Monday, August 16, 2010

Unilateral Race To The Bottom

It's the kind of day here where you feel like you're stuck in a Dali painting: so muggy that your clothes practically drip off you. Paper flops over in your hand, the ink smearing down the page like tears. The air is thick with the musty closeness of someone with bad breath and worse body odor; each movement makes refreshes your agony.
Against this backdrop, you ponder the idiocy of people. You're wearing a suit to work at a job that makes some rich guy richer, the same jackass who's denied raises company wide for two years and cut bonuses for three. How dumb is that that you'd let yourself be this uncomfortable for him? Over there is a guy who's sipping a hot Starbucks...something...can't really call it coffee, because Starbucks sells a coffee experience, but no coffee. At least not coffee discernible by anyone who appreciates good coffee. It's more like vinegar strained through a hoop of magnesium. 
Over there is a woman who's carting a backpack big enough to contain her entire life's history, souvenirs included, straining against the straps to keep her balance. 
And then, there's the right wing. A President clearly states that the Constitution applies to all Americans equally, and the right wing has turned it into a referendum on Obama's endorsement of a Islamic "mosque" (more like a YMCA).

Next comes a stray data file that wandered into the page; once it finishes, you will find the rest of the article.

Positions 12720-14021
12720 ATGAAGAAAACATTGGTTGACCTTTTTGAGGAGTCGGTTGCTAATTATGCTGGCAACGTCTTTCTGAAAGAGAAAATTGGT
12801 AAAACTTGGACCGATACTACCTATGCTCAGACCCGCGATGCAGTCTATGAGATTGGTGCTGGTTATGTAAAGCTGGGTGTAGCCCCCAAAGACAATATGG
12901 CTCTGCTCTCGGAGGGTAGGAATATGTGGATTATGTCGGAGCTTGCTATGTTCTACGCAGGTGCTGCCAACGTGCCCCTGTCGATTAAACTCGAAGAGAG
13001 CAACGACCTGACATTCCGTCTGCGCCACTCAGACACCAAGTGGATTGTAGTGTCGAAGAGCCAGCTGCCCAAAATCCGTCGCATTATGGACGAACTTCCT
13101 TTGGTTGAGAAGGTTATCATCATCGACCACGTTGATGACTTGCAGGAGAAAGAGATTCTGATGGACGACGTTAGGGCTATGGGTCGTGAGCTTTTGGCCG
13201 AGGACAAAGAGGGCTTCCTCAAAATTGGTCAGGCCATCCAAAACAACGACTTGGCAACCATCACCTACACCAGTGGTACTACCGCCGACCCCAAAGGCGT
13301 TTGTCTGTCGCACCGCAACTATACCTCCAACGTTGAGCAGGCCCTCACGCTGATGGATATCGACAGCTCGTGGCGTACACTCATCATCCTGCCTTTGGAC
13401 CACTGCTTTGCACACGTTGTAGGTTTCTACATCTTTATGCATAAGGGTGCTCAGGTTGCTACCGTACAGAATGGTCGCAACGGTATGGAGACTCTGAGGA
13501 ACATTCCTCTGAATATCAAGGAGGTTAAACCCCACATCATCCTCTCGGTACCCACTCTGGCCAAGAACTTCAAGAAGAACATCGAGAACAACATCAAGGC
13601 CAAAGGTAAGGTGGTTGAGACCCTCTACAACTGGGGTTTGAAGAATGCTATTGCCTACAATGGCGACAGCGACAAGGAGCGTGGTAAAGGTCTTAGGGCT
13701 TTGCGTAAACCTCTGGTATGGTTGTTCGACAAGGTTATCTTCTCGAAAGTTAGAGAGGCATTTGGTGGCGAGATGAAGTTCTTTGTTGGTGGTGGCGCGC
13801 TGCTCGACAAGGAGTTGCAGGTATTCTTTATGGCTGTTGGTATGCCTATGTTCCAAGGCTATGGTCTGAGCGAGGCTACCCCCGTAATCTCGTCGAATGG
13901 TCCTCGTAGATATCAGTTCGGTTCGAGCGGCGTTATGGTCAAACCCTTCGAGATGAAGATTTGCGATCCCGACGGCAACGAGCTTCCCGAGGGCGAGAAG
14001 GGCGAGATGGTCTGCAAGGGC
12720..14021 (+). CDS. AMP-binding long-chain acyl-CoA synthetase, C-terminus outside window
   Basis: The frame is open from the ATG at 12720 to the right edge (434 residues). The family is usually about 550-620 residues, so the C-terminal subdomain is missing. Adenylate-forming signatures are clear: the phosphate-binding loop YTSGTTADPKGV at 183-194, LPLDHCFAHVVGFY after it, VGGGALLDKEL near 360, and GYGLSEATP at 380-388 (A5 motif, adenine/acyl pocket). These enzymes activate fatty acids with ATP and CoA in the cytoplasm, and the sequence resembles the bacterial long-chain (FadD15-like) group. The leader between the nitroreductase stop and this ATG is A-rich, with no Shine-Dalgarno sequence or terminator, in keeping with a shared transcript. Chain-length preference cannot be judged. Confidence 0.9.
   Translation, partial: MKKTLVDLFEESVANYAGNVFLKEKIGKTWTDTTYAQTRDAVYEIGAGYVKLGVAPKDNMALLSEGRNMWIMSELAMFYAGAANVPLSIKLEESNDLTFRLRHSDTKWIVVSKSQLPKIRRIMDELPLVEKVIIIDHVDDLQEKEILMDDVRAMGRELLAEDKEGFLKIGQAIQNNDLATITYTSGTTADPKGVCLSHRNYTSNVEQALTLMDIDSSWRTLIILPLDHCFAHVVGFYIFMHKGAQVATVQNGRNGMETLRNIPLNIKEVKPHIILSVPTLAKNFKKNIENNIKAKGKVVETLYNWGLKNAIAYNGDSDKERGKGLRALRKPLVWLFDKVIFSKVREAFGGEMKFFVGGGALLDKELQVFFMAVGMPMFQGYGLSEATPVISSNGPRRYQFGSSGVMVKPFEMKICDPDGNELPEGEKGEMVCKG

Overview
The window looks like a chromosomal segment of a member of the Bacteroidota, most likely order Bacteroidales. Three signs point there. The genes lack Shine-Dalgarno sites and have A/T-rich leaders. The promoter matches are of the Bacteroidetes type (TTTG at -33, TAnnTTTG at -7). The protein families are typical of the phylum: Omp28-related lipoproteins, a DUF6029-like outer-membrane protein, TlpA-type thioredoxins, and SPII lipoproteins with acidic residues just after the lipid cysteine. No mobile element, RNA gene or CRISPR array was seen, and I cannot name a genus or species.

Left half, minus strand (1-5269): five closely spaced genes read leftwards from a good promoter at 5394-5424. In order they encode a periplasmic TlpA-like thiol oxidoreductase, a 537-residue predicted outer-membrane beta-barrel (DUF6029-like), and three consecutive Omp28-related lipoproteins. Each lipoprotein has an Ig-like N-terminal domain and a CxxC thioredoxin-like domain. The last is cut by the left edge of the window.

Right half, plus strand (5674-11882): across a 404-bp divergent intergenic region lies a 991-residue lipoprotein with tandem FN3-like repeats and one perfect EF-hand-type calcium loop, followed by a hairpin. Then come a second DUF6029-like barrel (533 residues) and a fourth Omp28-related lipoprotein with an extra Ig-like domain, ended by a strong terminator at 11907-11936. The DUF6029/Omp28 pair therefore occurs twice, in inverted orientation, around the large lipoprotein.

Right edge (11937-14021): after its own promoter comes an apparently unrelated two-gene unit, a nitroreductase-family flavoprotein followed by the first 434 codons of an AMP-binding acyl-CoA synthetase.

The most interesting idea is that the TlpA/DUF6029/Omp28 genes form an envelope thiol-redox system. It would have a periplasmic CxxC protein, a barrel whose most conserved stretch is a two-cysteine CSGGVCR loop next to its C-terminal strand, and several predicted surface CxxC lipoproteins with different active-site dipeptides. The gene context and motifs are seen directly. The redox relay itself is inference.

I expect them to do this. After all, they've hammered away at the falsehood of Obama's Muslim identity since the election, hammering at the lie until it's become nailed into the American psyche like a railroad spike. Even people who don't believe it, fortunately most of us, refer to it regularly in jest, at least. That it's such a universal joke tells me we ought to take it more seriously and start defending it more vigourously. 
What is unexpected has been the subliminal effect it's had on people who don't believe it, but report it anyway: the mainstream media. There's an undertone, a twinge of anti-Islam sentiment in the telling of the tale of the "mosque" (more like a YMCA).
It's one thing to cheerlead a nation involved in a war. You want your country to win, but the truth must be told. So maybe you fudge a few details, saving them for the book you write later on. That's almost (and I stress almost) understandable for a journalist.
It's quite another thing to pass on the lies told by one side without context, without rebuttal, without analysis. If commonsense tells you something is nonsense, then report it as such. Stop enabling the opinions of others to enter the public dialogue. Start reporting the facts, not the "factsheet". 
So many of the undercurrent of lies told about Obama have infused the reporting of news that it's sickening to an aware person. Obama has made more than enough mistakes on his own, and indeed, I'd rather read criticisms of him on that basis than the false "American Idle"-- pun intended-- nonsense of his birth certificate (which is a shading of the "anchor baby" controversy), or his Muslim heritage, or his "vacationing at times of crisis". 
The Republican party is trying to start a race to the bottom of the cesspool we're all drowning in already. It would be nice if the MSM didn't have its scuba tanks on already. The idiocy, indeed.